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Permeation of chemical protective clothing By three binary solvent mixtures.
Mickelsen RL; Roder MM; Berardinelli SP
Am Ind Hyg Assoc J 1986 Apr; 47(4):236-240
The permeation of chemical protective clothing (CPC) by binary solvent mixtures was studied. A total of six solvents were selected for testing on the basis of their widespread industrial use and were paired so as to form three different binary mixtures. These mixtures consisted of a chemical with a breakthrough time of greater than 2 hours and a permeation rate of less than 10 milligrams per square meter per second (mg/m2/second), paired with a chemical having a breakthrough time of approximately 1 hour and a permeation rate of some 100mg/m2/second; a chemical with a breakthrough time of greater than 2 hours and a permeation rate of less than 10mg/m2/second, paired with a chemical having a breakthrough time of less than 5 minutes and a permeation rate of greater than 1,000mg/m2/second; and a pair containing chemicals that both had breakthrough times of approximately 1 hour and permeation rates of some 100mg/m2/second. CPC samples were taken from the palms and backs of finished gloves, with the same lot being sampled for each material. Mixtures containing methanol (67561) and n-butyl-acetate (123864), as well as toluene (108883) and p-xylene (106423), were used to evaluate nitrile-butyl rubber glove specimens. Gloves marketed under the registered tradename of Viton were tested using a mixture of n-hexane (110543) and methyl-ethyl-ketone (78933). Employee risk was found to be increased when binary solvent mixtures combined an early breakthrough time with an enhanced permeation rate. The permeation of binary mixtures through CPC could not be predicted via the permeation rates of the individual mixture components. The authors recommend that the permeation characteristics of CPC can be tested using chemical mixtures and work conditions that typify on the job exposures.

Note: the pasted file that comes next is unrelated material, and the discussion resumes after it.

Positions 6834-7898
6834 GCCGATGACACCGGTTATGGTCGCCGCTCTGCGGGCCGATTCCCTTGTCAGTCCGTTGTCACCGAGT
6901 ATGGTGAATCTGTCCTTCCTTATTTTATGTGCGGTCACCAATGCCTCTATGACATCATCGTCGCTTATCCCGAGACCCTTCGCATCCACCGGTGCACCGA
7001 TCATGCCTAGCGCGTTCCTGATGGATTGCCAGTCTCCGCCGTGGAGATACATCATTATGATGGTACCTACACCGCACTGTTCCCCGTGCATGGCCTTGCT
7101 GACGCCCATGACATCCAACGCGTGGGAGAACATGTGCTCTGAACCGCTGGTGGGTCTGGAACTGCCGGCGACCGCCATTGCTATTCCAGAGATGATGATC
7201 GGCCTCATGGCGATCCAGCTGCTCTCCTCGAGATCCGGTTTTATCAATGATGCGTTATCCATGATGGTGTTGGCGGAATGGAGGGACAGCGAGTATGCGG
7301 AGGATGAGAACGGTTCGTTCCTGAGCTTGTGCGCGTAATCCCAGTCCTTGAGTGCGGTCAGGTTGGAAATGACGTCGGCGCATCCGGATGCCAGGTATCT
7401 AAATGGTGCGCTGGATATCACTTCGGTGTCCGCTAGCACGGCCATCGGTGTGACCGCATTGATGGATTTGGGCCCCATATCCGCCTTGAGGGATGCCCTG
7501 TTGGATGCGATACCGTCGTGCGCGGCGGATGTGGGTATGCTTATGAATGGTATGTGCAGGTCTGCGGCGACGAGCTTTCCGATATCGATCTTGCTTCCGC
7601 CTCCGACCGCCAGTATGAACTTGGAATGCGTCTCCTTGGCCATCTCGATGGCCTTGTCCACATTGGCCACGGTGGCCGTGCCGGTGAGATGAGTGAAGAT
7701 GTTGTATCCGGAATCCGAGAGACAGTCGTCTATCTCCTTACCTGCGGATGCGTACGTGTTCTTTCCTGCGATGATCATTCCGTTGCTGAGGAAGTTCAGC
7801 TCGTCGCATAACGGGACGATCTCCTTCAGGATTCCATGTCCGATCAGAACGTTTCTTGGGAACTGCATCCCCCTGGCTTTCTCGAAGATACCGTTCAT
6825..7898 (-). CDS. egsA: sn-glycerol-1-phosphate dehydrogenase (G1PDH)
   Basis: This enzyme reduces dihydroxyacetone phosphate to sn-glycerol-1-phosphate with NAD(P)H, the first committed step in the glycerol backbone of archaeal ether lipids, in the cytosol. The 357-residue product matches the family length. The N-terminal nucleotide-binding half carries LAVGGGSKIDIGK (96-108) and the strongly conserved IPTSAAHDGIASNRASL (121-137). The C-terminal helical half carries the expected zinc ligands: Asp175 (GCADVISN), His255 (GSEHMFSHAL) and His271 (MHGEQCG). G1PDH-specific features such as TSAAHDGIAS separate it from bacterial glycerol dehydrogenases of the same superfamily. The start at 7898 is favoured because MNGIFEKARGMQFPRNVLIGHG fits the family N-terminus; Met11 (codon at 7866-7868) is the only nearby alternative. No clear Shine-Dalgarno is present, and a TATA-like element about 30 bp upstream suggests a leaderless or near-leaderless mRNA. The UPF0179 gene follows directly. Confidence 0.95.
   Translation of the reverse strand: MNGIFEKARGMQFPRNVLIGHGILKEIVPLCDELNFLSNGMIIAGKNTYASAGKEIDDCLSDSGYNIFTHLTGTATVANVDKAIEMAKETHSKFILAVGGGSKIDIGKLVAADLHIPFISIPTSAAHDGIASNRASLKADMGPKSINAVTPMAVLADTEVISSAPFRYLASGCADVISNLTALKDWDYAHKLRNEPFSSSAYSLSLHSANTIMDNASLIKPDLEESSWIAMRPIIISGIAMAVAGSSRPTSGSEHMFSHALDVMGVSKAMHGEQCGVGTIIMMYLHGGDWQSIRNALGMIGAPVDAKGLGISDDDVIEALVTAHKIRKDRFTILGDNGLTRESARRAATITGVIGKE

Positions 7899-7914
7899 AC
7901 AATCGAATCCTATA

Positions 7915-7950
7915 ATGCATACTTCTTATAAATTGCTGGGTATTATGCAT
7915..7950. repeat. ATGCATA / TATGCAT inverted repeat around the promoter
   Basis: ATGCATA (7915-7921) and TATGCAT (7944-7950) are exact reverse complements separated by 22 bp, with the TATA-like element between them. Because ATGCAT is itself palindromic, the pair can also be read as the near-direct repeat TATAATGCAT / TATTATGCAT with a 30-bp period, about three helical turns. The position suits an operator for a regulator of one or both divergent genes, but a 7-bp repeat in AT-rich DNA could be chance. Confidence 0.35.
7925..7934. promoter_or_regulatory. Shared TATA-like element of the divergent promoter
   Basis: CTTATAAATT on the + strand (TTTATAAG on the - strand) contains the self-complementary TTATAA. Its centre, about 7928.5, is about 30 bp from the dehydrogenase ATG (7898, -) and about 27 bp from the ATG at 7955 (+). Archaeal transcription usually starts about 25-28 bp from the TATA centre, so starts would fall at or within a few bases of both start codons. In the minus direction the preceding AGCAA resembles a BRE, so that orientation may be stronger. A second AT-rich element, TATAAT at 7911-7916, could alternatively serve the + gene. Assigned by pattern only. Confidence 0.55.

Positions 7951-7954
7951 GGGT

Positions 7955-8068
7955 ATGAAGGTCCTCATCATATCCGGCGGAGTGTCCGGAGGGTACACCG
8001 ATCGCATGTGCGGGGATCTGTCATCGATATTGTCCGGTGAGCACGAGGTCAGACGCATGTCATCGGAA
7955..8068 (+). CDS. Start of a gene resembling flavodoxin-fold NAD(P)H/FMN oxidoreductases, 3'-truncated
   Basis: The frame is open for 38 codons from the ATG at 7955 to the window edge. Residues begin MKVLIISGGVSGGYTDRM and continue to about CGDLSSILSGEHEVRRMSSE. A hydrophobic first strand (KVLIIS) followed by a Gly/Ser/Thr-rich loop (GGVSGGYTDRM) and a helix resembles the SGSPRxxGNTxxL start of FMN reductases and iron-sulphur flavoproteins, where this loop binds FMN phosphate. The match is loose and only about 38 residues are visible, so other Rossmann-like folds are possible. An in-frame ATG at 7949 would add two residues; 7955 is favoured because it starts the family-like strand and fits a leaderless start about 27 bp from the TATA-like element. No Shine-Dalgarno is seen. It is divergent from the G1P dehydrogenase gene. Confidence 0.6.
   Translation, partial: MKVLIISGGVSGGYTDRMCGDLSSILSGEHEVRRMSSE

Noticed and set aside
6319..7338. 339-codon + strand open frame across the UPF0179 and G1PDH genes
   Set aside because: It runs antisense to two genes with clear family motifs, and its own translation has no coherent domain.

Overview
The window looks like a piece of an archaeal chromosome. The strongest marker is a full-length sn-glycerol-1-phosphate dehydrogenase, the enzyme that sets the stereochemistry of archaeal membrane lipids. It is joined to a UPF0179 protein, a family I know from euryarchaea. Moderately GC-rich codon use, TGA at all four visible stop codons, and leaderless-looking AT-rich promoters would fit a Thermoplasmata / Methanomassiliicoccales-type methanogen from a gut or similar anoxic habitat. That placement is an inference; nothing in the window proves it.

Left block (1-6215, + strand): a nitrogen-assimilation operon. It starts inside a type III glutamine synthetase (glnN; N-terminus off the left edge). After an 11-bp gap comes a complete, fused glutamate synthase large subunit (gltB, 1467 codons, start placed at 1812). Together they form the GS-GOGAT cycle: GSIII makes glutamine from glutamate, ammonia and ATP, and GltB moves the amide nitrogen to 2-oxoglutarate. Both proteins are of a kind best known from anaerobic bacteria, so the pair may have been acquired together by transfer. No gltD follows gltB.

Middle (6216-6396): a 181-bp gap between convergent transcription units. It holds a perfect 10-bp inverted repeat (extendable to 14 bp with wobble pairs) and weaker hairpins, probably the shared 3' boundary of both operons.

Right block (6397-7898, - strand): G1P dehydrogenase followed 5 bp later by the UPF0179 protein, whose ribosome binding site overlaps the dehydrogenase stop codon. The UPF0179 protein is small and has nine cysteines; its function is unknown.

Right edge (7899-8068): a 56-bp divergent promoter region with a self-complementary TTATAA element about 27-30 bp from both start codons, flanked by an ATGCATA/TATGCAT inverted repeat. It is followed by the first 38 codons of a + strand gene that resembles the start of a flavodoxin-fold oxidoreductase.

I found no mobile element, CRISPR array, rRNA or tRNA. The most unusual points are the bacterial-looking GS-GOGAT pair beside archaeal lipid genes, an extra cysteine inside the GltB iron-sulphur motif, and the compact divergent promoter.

NIOSH-Author; Solvent-vapors; Materials-testing; Health-engineering; Sampling-methods; Chemical-properties; Occupational-medicine; Industrial-environment; Risk-analysis; Safety-research; Protective-coatings
67-56-1; 123-86-4; 108-88-3; 106-42-3; 110-54-3; 78-93-3
Issue of Publication
American Industrial Hygiene Association Journal
Page last reviewed: September 2, 2020
Content source: National Institute for Occupational Safety and Health Education and Information Division